How to Decorate For CNY | Top 5 CNY Decorations for an Auspicious HomeInterior Design & Decor
5 minutes read
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Chinese New Year is just around the corner! You hear it coming even before you see it. Time to get your house ready for the Spring festival, and deck it with traditional Chinese New Year decorations!
How does one decorate for CNY? We’re all well aware that decorating for CNY can seem a little daunting. There’s red everywhere, but you don’t know what it means.
Does this decoration go well with this decoration? And what’s that furry looking plant. Worry not, that’s why we’re here. We’re going to get through this together! Keep reading to see the essential decorations you’ll need this CNY to make your home look auspiciously ready for CNY!
Lantern 灯笼 (dēng lóng) - Shoo that Bad Luck Away
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Lanterns are probably the quintessential Chinese New Year decorations pieces. Usually, small and medium lanterns are hung around the perimeter of the front lawn, while two large lanterns are hung right outside your front door. Chinese New Year lanterns are usually bright red in colour and they’re suppose to guide good luck into the home.
Chinese lanterns are used in important festivals such as the Spring Festival (Chinese New Year to the Lantern Festival) and the Mid-Autumn Festival. During Chinese New Year it is not uncommon to see lanterns hung on trees in the streets, office buildings, and doors of houses. Hanging a red lantern in front of the door is believed to drive off bad luck.
Fortune 福 (fú) - We up all day to get lucky!
“Fu” is written with calligraphy onto a square piece of red paper. It’s often pasted onto walls, doors or windows. You can also hang it on your plum blossom branches. It really depends on you. Apart from bringing in all the luck, this red piece of paper can act as the medium to make a space of your home be a focus point.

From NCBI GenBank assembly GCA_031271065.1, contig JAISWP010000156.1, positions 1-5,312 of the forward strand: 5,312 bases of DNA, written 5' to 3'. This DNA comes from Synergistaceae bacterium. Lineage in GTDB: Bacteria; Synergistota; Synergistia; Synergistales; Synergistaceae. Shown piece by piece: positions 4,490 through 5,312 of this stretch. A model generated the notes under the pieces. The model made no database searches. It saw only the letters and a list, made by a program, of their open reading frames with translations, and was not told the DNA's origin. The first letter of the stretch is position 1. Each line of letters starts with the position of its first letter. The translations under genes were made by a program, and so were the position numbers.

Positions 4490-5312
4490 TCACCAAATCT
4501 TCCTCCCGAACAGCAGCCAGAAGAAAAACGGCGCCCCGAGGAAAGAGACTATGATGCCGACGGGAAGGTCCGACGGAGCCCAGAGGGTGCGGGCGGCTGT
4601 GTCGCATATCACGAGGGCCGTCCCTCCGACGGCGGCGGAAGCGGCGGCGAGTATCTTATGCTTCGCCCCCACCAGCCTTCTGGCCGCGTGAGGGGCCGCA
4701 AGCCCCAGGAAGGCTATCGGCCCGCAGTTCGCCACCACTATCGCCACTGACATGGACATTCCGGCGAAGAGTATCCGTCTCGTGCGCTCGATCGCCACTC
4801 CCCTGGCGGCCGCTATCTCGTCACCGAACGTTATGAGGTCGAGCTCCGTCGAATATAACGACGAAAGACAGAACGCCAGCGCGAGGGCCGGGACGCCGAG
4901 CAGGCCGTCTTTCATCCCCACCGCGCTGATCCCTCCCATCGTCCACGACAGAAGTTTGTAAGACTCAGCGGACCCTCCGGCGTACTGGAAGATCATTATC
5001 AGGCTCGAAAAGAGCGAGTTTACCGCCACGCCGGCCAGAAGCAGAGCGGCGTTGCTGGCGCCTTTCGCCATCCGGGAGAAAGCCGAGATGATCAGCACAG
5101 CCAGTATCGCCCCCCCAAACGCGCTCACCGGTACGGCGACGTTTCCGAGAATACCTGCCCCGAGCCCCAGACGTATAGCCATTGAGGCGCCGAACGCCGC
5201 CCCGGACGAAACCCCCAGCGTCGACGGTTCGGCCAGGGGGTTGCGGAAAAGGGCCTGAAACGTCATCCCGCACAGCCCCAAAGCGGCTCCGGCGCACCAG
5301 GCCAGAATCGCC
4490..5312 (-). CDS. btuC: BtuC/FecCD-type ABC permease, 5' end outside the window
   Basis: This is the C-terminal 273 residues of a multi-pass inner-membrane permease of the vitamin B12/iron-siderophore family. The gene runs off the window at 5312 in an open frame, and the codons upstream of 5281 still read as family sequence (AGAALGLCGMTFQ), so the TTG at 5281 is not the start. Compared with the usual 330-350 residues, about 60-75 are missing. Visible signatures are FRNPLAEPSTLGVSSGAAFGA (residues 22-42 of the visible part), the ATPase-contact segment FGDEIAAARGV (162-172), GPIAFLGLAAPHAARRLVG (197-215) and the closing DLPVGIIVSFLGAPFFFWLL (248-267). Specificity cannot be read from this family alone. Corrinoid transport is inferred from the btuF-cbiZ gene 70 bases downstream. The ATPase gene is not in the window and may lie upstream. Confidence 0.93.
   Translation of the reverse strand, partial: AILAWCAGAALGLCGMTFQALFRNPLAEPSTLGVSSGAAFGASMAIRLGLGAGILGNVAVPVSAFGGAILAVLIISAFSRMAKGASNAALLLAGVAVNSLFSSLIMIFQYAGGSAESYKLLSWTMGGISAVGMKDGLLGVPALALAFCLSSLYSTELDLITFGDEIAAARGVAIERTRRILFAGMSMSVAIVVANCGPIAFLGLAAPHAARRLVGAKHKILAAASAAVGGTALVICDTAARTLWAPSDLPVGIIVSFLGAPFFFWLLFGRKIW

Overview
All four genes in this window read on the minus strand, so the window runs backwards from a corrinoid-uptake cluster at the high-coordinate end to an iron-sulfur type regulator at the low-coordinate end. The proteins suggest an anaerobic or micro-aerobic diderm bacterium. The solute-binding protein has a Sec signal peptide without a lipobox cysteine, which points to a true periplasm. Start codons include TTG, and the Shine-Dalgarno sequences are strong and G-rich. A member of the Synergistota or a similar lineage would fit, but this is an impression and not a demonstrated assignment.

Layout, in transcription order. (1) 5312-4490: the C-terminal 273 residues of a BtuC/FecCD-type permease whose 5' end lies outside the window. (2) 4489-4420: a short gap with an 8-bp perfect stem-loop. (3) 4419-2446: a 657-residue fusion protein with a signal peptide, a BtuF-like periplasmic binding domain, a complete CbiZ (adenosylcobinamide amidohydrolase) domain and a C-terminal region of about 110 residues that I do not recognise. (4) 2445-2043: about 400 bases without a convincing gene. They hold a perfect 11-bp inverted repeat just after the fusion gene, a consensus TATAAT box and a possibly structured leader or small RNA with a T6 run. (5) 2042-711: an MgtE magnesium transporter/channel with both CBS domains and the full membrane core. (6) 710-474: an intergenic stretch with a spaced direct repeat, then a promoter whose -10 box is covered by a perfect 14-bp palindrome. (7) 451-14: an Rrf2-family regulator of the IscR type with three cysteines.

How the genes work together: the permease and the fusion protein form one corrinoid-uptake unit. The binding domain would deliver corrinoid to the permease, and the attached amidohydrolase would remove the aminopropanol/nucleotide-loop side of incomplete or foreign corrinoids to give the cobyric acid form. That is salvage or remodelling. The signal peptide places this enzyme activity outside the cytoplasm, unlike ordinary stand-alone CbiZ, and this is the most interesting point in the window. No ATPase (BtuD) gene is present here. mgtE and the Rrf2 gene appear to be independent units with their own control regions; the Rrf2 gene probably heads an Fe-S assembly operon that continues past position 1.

This ideogram is a common decorative element in the many Chinese homes. BUT! Remember to put the characters upside down. Why? So that the luck that these characters symbolizes can be poured out to the homes of the owner. That’s the common practice!
Kumquat 金桔 (jīn jú) - Hey Orange!
Image via Pixabay. The color gold for this culture are represented by Kumquat or Mandarin orange.
Kumquat or Mandarin Oranges. The epitome of the color gold. The English name of this golden fruit comes from its Cantonese pronunciation gam kwat, which translates literally to “golden tangerine.” As you may guess, this fruit is popular in Southern China, especially Hong Kong and other Cantonese-speaking regions. Guangdong is known to be the home of kumquats.
The character 桔 (jú – tangerine) looks similar to 吉 (jí), which means “luck,” while the golden color is festive and represents wealth and fortune. In addition, the fruit’s delicious flavor on its own and in various desserts shows why many people buy a small tree to plant in their homes during this festivity.
These are often given as gifts when visiting relatives during this season. On top of that, they make really good CNY decorations. The kumquats are best placed near the entrance. You can also hang Ang Bao packets on these trees and added piece of luck.
Other auspicious plants include mandarin oranges (桔子 – júzi), which are popular for the same reasons as kumquats, chrysanthemum flowers and peaches.
Paper Cutting Arts 窗花 (chuāng huā)